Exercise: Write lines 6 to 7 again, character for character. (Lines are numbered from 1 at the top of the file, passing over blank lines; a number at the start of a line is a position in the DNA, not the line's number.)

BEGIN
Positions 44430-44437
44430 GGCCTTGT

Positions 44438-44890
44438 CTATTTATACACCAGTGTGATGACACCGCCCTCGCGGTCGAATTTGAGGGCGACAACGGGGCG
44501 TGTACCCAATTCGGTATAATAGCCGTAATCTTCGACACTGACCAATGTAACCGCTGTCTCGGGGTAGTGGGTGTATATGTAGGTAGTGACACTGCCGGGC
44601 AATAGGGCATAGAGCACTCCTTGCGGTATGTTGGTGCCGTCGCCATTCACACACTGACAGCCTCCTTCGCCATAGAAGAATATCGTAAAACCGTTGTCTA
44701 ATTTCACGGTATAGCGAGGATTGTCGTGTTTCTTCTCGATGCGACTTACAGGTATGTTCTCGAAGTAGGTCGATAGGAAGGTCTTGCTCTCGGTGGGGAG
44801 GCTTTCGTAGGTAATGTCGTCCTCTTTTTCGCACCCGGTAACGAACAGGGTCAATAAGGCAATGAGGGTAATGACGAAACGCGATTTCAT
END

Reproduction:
44601 AATAGGGCATAGAGCACTCCTTGCGGTATGTTGGTGCCGTCGCCATTCACACACTGACAGCCTCCTTCGCCATAGAAGAATATCGTAAAACCGTTGTCTA
44701 ATTTCACGGTATAGCGAGGATTGTCGTGTTTCTTCTCGATGCGACTTACAGGTATGTTCTCGAAGTAGGTCGATAGGAAGGTCTTGCTCTCGGTGGGGAG